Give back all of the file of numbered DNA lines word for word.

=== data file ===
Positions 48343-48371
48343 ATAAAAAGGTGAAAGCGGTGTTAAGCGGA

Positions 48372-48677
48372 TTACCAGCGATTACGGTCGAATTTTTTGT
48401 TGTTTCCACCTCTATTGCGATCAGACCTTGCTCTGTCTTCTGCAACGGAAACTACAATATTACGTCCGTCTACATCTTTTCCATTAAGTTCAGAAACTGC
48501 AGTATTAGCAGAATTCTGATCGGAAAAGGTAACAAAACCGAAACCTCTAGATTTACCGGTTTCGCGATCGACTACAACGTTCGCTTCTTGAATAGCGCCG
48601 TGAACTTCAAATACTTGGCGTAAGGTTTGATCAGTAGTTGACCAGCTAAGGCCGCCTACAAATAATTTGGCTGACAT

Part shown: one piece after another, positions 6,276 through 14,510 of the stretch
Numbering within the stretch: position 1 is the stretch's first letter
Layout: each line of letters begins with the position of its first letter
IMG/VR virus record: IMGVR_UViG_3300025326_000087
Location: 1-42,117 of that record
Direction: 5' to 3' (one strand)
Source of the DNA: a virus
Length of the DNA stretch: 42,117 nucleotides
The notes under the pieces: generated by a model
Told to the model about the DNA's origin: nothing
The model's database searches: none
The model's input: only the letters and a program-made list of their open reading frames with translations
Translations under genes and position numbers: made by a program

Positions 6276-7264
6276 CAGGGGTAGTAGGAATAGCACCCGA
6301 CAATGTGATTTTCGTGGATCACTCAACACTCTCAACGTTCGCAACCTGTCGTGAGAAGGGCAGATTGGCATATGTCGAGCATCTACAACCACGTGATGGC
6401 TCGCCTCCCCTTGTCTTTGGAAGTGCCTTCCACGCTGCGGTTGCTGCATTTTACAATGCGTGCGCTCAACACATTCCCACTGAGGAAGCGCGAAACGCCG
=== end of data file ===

Positions 48343-48371
48343 ATAAAAAGGTGAAAGCGGTGTTAAGCGGA

Positions 48372-48677
48372 TTACCAGCGATTACGGTCGAATTTTTTGT
48401 TGTTTCCACCTCTATTGCGATCAGACCTTGCTCTGTCTTCTGCAACGGAAACTACAATATTACGTCCGTCTACATCTTTTCCATTAAGTTCAGAAACTGC
48501 AGTATTAGCAGAATTCTGATCGGAAAAGGTAACAAAACCGAAACCTCTAGATTTACCGGTTTCGCGATCGACTACAACGTTCGCTTCTTGAATAGCGCCG
48601 TGAACTTCAAATACTTGGCGTAAGGTTTGATCAGTAGTTGACCAGCTAAGGCCGCCTACAAATAATTTGGCTGACAT

Part shown: one piece after another, positions 6,276 through 14,510 of the stretch
Numbering within the stretch: position 1 is the stretch's first letter
Layout: each line of letters begins with the position of its first letter
IMG/VR virus record: IMGVR_UViG_3300025326_000087
Location: 1-42,117 of that record
Direction: 5' to 3' (one strand)
Source of the DNA: a virus
Length of the DNA stretch: 42,117 nucleotides
The notes under the pieces: generated by a model
Told to the model about the DNA's origin: nothing
The model's database searches: none
The model's input: only the letters and a program-made list of their open reading frames with translations
Translations under genes and position numbers: made by a program

Positions 6276-7264
6276 CAGGGGTAGTAGGAATAGCACCCGA
6301 CAATGTGATTTTCGTGGATCACTCAACACTCTCAACGTTCGCAACCTGTCGTGAGAAGGGCAGATTGGCATATGTCGAGCATCTACAACCACGTGATGGC
6401 TCGCCTCCCCTTGTCTTTGGAAGTGCCTTCCACGCTGCGGTTGCTGCATTTTACAATGCGTGCGCTCAACACATTCCCACTGAGGAAGCGCGAAACGCCG